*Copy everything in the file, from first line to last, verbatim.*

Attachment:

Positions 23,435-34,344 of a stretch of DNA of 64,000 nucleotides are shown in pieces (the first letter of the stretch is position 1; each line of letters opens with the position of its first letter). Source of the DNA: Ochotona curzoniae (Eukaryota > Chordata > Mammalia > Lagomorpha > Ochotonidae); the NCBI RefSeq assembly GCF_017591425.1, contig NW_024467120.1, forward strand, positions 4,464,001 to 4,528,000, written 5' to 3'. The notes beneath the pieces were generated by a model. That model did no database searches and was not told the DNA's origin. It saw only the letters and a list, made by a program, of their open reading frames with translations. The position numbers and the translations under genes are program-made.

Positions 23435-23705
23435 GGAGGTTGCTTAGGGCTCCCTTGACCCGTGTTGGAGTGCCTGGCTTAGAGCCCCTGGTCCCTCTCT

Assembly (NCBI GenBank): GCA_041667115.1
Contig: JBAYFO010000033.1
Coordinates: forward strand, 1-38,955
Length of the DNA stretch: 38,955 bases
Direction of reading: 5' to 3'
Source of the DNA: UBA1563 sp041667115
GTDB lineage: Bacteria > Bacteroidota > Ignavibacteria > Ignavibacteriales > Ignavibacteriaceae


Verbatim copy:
Positions 23,435-34,344 of a stretch of DNA of 64,000 nucleotides are shown in pieces (the first letter of the stretch is position 1; each line of letters opens with the position of its first letter). Source of the DNA: Ochotona curzoniae (Eukaryota > Chordata > Mammalia > Lagomorpha > Ochotonidae); the NCBI RefSeq assembly GCF_017591425.1, contig NW_024467120.1, forward strand, positions 4,464,001 to 4,528,000, written 5' to 3'. The notes beneath the pieces were generated by a model. That model did no database searches and was not told the DNA's origin. It saw only the letters and a list, made by a program, of their open reading frames with translations. The position numbers and the translations under genes are program-made.

Positions 23435-23705
23435 GGAGGTTGCTTAGGGCTCCCTTGACCCGTGTTGGAGTGCCTGGCTTAGAGCCCCTGGTCCCTCTCT

Assembly (NCBI GenBank): GCA_041667115.1
Contig: JBAYFO010000033.1
Coordinates: forward strand, 1-38,955
Length of the DNA stretch: 38,955 bases
Direction of reading: 5' to 3'
Source of the DNA: UBA1563 sp041667115
GTDB lineage: Bacteria > Bacteroidota > Ignavibacteria > Ignavibacteriales > Ignavibacteriaceae